Power and reflexive practice
How can international aid professionals manage to deal with the daily dilemmas of working for the wellbeing of people in countries other than their own?
I seek to answer that question in a book that provides a vivid and accessible insight into the world of aid – its people, ideas and values against the backdrop of a broader historical analysis of the contested ideals and politics of aid operations from the 1960s to the present day.
Moving between aid-recipient countries, head office and global policy spaces, I critically examine my own behaviour to explore what happens when trying to improve people’s lives in far-away countries and warn how self-deception may construct obstacles to the very change desired. I propose that to help make this a better world, individuals and organisations working in international development must respond self-critically to the dilemmas of power and knowledge that shape aid’s messy relations.
Written in an accessible way with vignettes, stories and dialogue, this critical history of aid provides practical tools and methodology for students in development studies, anthropology and international studies and for development practitioners to adopt the habit of reflexivity when helping to make a better world.
See Duncan Green’s review at From Poverty to Power, an interview about the writing of the book at Gender at Work and in Open Democracy the story in Chapter 6 about trust, history and the making of a better world.
Feminist bureaucrats: contradiction, co-optation or political strategy?
Published in late 2013, this bookco-edited with Laura Turquet arises from a collaborative project, one of many, in the international research consortium, Pathways of Women’s Empowerment. Between 2007 and 2012 feminists working inside the head offices of multilateral organisations, government aid agencies and international non-governmental organisations came together to critically reflect on their work.It shows how feminists can build effective strategies to influence development organizations to foster greater understanding and forge more effective alliances for social change.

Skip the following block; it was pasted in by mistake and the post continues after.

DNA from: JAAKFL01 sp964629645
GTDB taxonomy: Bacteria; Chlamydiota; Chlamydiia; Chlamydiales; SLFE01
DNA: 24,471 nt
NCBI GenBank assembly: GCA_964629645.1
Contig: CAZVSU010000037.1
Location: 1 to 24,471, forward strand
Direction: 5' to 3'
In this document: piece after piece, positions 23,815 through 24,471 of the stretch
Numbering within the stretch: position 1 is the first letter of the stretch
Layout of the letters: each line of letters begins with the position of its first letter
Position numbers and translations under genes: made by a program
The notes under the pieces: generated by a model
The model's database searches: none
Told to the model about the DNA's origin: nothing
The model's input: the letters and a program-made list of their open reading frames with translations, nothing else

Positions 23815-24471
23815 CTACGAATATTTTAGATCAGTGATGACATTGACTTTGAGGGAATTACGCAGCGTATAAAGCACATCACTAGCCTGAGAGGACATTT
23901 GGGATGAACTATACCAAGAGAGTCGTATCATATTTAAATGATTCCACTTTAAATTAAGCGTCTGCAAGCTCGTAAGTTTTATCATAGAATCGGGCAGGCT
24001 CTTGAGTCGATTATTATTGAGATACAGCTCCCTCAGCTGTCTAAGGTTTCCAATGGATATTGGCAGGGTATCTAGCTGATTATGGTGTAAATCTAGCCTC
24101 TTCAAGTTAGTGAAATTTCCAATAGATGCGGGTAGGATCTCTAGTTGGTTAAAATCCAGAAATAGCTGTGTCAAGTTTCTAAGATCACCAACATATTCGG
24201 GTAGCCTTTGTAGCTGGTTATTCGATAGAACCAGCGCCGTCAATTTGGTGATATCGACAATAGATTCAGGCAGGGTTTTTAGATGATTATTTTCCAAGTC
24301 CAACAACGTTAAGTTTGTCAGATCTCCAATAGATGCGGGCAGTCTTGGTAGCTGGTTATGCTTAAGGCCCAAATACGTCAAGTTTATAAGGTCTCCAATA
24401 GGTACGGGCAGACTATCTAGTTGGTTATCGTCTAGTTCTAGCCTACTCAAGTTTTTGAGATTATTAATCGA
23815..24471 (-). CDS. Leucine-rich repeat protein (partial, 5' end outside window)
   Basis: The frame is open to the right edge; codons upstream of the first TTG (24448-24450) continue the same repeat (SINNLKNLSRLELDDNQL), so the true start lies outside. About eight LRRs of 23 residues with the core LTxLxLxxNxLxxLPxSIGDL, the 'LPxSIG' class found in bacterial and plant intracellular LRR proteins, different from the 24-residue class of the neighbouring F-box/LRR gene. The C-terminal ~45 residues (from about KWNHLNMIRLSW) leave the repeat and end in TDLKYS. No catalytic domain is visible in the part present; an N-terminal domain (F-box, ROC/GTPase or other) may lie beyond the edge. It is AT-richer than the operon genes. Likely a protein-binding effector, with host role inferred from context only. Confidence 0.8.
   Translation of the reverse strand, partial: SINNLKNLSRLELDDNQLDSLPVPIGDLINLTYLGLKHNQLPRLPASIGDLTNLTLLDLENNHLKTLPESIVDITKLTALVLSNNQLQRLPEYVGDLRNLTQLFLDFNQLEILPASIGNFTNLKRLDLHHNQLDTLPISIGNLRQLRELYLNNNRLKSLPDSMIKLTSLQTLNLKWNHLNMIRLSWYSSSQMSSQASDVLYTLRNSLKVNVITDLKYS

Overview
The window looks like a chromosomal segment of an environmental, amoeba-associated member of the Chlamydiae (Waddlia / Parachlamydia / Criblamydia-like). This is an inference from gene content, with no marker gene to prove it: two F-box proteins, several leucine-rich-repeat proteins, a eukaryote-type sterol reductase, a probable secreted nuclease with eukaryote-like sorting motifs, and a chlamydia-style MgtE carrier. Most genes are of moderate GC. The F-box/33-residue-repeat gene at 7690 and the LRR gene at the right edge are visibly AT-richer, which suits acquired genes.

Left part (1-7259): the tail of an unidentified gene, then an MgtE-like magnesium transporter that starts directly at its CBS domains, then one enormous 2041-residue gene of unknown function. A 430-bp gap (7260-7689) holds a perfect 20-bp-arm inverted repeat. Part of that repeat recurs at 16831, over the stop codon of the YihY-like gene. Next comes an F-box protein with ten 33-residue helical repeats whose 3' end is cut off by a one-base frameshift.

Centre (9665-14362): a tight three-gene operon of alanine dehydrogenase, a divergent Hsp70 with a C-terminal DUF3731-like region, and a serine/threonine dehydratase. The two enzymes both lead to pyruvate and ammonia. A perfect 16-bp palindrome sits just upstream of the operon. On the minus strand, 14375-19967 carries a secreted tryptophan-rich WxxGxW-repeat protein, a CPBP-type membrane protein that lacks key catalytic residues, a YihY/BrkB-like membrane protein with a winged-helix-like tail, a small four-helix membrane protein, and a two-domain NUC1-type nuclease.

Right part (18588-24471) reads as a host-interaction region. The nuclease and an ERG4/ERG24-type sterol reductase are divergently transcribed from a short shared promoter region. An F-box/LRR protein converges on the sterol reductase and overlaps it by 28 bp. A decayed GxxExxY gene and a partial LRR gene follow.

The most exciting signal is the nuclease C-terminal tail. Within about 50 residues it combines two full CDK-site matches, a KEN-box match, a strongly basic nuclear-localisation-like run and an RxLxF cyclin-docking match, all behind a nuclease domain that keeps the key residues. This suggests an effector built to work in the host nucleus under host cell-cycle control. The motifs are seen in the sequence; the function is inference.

The book is for staff of development organisations and who want their organisations to become instrumental in helping transform the live of women, for feminist activists trying to change these organisations from the outside, and for scholars and students concerned with the politics if gender mainstreaming
Published in 2007, Joy Moncrieffe and I jointly edited this book, We ask, what does it mean to be part of the mass known as ‘the poor’? What visions are conjured up in our minds when someone is labelled ‘Muslim’ ? What assumptions do we make about their needs, values and politics? Who develops the labels, what power do they carry and how do such labels affect how people are treated?
The book’s contributions analyse labelling’s causes and consequences. It is aimed at everyone who wants to scrutinise howthey think about development and the implications for their practice.
Published in 2006 the book introduces a new relational perspective on the analysis of aid management, exploring the links between, power, learning and accountability in a complex web of relationships. Primarily targeting a practitioner audience, it presents rich theory in an accessible style.
Later, I theoretically developed my perspectives on aid relationships, particularly in ‘Relationships matter: the best kept secret of international aid?’ and in a longer more academy piece ‘Hiding relations. The irony of international aid’